The U.S. has seemingly given Saudi Arabia a green light to bomb Yemeni civilians and create a horrifying humanitarian crisis. However, my source says the Trump administration has “stepped on its own dick” because it is very convenient for the U.S. to have a large military base in Doha, which has led it to take inconsistent and stupid positions in regard to the conflict.
The wild card in the whole story is North Korea. The facts are not entirely confirmed, but there is plenty of circumstantial evidence suggesting that Pyongyang and Tehran are secretly increasing contacts and building an informal alliance.
What’s the evidence? Well, a bunch of North Koreans have been in and out of Sana’a, which is largely under Houthi control. Sana’a is very chaotic and the U.S. has no collection capability there, unlike in Doha, and it’s hard to see what North Korean officials would be hanging out in Sana’a for other than to meet in secret with Iranian counterparts.
Meanwhile, Yemen maintains one of its largest and most active embassies in Pyongyang, North Korea. There’s not a lot of trade between the two countries so what is that all about? (Note here that the Houthis may be getting the upper hand in Yemen, and may well be running the Pyongyang embassy.) Furthermore, some suspect that Iranian technicians are in North Korea collaborating to test military equipment and analyzing nuclear test data. The whole thing is starting to percolate and is becoming of greater interest to a variety of intelligence agencies and governments.
(Furthermore, on a semi-related note, Qatar is using North Korean slave labor to build its World Cup infrastructure, and that is definitely not cool.)
Let me make clear here, that I believe the primary victims of all this are the Yemeni people, who are dying in droves. There are no good guys in this story and Yemen has become a playground for the Saudis and the Iranians, much the way that so many poor countries, including Yemen, became pawns of the CIA and KGB during the Cold War.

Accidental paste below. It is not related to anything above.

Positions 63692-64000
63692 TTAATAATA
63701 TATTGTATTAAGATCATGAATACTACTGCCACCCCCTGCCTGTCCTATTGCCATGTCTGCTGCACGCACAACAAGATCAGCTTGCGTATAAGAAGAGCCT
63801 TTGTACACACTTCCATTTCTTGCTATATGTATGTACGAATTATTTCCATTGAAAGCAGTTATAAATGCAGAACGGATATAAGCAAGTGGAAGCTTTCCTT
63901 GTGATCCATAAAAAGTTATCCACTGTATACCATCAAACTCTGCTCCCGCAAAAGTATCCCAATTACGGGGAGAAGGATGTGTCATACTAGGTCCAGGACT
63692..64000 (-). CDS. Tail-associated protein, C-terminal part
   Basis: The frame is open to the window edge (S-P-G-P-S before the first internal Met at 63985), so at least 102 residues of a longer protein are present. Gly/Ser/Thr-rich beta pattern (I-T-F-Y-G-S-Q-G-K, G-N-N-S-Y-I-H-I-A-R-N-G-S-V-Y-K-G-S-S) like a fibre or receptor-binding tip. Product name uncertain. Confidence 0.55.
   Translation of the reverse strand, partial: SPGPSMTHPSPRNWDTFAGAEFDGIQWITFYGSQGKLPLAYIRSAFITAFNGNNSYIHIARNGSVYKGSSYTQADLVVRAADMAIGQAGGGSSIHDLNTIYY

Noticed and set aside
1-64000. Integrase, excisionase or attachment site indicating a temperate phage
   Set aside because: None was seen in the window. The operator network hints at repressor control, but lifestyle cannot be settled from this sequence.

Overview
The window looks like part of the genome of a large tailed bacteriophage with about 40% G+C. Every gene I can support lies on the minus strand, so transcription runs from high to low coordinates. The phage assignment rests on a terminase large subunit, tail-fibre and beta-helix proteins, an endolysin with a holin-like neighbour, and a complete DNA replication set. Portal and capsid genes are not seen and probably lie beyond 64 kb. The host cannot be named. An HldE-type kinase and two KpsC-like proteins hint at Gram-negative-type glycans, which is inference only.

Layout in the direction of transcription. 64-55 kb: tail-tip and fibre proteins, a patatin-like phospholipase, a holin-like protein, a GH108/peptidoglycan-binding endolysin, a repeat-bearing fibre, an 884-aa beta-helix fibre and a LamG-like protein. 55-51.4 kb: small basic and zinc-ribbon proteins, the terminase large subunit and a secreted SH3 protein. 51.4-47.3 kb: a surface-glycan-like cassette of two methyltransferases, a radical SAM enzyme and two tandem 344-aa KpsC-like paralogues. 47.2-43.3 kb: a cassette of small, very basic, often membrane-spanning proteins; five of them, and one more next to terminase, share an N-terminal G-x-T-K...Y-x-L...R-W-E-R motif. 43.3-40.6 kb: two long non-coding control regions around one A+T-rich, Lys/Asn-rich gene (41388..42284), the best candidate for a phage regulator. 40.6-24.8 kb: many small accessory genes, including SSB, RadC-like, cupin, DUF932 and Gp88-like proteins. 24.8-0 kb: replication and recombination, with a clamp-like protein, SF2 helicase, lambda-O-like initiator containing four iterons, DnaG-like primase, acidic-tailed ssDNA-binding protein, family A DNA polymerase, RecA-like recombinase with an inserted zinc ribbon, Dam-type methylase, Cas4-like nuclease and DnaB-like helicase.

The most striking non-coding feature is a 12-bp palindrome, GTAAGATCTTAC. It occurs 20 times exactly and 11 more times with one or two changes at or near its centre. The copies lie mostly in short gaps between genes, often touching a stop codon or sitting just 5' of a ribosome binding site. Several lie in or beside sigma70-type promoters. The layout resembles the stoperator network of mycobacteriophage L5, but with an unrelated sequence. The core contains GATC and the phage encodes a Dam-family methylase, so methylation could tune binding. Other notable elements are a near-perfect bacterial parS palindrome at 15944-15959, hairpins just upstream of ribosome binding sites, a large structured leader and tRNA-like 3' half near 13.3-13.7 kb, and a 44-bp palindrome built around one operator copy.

“The Saudis and the Iranians are the two biggest problems in the Middle East,” my source said. “They are fucking up Yemen and the Qataris are in the middle of it, and the whole thing is starting to fracture. The Gulf Cooperation Council (GCC) is an important military alliance and the Iranians are using Qatar to undermine it.”
I don’t entirely agree with my source on some of these details, but this, combined with some minor research I conducted (on Wikipedia and elsewhere) is a serious analysis worth mulling over. I told my source that I’m no fan of the Saudi or the Iranian regime, but I have a lot more sympathy for Iran than for Saudi Arabia.
The latter is a retrograde, fictitious creation and its leadership has generally served U.S. interests slavishly since the end of World War II, which, combined with its oil reserves, is why it is such a close American ally. Meanwhile, it promotes a twisted, extremist view of Islam that has been adapted by Al Qaeda and ISIS, groups with which the Saudis have far stronger ties than are generally known or discussed.
I have a lot of issues with the Iranian mullahs, obviously, but Iran is a great civilization and I admire its people. I also admire the fact that the country kicked out the CIA coup-imposed Shah and the U.S. back in 1979, even if things today aren’t rosy.
Anyway, before you were wondering WTF was going on in Yemen. Now you know, more or less.